Ernesto (no last name) at TorrentFreak published a slightly sarcastic article about the fact that pre-release piracy did not do any apparent harm to the box office bonanza for the makers of American Sniper.  I have personally criticized pre-release piracy as a distinctly egregious form of theft and have stood by the principle that the behavior can cause harm to the primary release window of a motion picture.  Most specifically, though, I called pre-release piracy a “dick move,” and I’ll stand by that without apology whether it does financial harm to any particular film or not.

Ernesto points to the indisputable fact that some movie industry professionals blamed the widely reported pre-release leak of Expendables III for that film’s poor performance at the box office. He then rhetorically suggests that the contradiction in the case of pre-release piracy of American Sniper, which is doing very well, is a mystery.  Even with the sarcasm, TorrentFreak often presents articles in a fairly balanced manner, as follows:

First of all, the impressive opening doesn’t necessarily mean that the pre-release piracy had no impact at all. Perhaps the film would have raked in an additional $5 million without piracy.

On the other hand, some may argue that piracy may even have helped to promote the film through word-of-mouth advertising. In the end we simply don’t know what effect piracy had on the opening weekend.

I’ll agree with Ernesto enough to say that we don’t know, but I will say that the answer, (or answers) is likely a little more complex than the obvious fact that the two films being compared are like chalk and cheese.  Yes, American Sniper is a big deal film getting all sorts of accolades from critics and stirring up all forms of chatter on social media, while Expendables III was a typical example of a franchise being beaten to death and would never have attracted that degree of critical or audience attention in its wildest ambitions.  So, the success of the former and floppage of the latter is not inherently about piracy, but that has nothing to do with whether or not piracy is harmful in the aggregate, which is the more important question.

Regarding the economic harm done, if you view piracy the way Ernesto is viewing it on TorrentFreak, you’re what we call a climate science denier.  You look outside and the weather is okay. In fact, there’s snow on ground!  Global warming?  Ha!  This is the myopia we often encounter from a variety of idiots or vested interests incapable or unwilling to accept that the climate is a very large, very complex system and that climatology takes a much broader and more comprehensive view than our day-to-day peek at the weather.  Now, I’m not calling Ernesto an idiot.  As I say, I think TF can be fairly balanced, and I think his question is posed honestly.  But, trying to assess the harm, or potential harm, done to films by piracy through examination of two or three movies is like trying to study the global climate by looking at the ski report.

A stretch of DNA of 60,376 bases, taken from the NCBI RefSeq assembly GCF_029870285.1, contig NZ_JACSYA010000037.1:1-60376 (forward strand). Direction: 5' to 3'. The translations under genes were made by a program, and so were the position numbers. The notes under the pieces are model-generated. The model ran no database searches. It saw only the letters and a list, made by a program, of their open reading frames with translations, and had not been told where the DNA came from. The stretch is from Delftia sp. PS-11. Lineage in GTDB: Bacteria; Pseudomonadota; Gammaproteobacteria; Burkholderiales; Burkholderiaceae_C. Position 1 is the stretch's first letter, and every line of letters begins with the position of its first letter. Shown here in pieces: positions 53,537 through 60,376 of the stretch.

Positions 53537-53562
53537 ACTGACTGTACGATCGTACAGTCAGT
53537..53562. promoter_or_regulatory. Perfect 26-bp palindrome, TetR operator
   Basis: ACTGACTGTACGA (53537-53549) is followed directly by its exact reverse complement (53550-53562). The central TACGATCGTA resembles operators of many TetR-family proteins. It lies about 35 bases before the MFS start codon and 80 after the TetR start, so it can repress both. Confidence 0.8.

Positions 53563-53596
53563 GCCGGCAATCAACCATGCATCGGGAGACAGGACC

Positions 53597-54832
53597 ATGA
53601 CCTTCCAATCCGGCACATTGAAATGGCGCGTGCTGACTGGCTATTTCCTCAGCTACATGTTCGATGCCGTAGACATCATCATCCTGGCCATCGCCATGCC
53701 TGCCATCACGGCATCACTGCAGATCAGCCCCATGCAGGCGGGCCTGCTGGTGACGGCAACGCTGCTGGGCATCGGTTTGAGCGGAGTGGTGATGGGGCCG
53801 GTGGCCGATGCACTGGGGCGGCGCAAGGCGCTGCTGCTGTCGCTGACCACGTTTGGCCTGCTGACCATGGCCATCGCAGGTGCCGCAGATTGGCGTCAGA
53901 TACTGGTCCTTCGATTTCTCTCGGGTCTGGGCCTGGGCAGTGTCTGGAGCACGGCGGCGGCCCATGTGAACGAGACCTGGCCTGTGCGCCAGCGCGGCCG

The reason I say this is that, like the climate, there are a variety of factors at play, including a significant amount of uncertainty, when it comes to averaging the successes and failures of motion pictures.  And one of those uncertain factors  is the fact that studio executives have believed since the days of two-reelers that they actually understand all the other unruly factors for success.

Ernesto is right that we won’t really know the harm/benefit of piracy on American Sniper, but there are a lot of other things we won’t know either.  We won’t know who went to see the film that wouldn’t have if not for some of the controversy it stirred.  We may not know — and I suspect this is the case — whether or not this film drew a demographic out to the theaters different from the demographic that typically engages in piracy.  Ernest speculates that perhaps the blockbuster would have made an additional $5 million without piracy, but one can just as easily theorize that an above average audience of 55+ year-olds offset the losses of piracy to the tune of $5 million.  Eastwood’s name alone is worth a segment of audience that doesn’t even know how to pirate and doesn’t always go out to the movies these days.

Multiply all the factors for success by the total number of films made at every level and you have a data set that needs a climate scientist’s computer to begin to make predictions about the motion picture environment.  But what we can know without a whole lot of complex research is that there is always a finite pool of money available to invest in motion pictures, and we can know that investors generally like returns and hate risk.  And film is always risky, even the “sure things.”  So, the most distinctive films, the ones that surprise us, are the riskiest ones of all, not only with regard to subject matter or style, but because they almost always operate on much smaller margins. These films are historically less attractive to investors even without added risk.   Moreover, some production companies spread their bets across a wide range of fare, some presumably more commercial, others more creatively daring.  Hence, even a loss on a commercial film that some piracy rationalizers may presume to call marginal, might have been the seed money for that other product.  In the larger economic climate, this is certainly the case.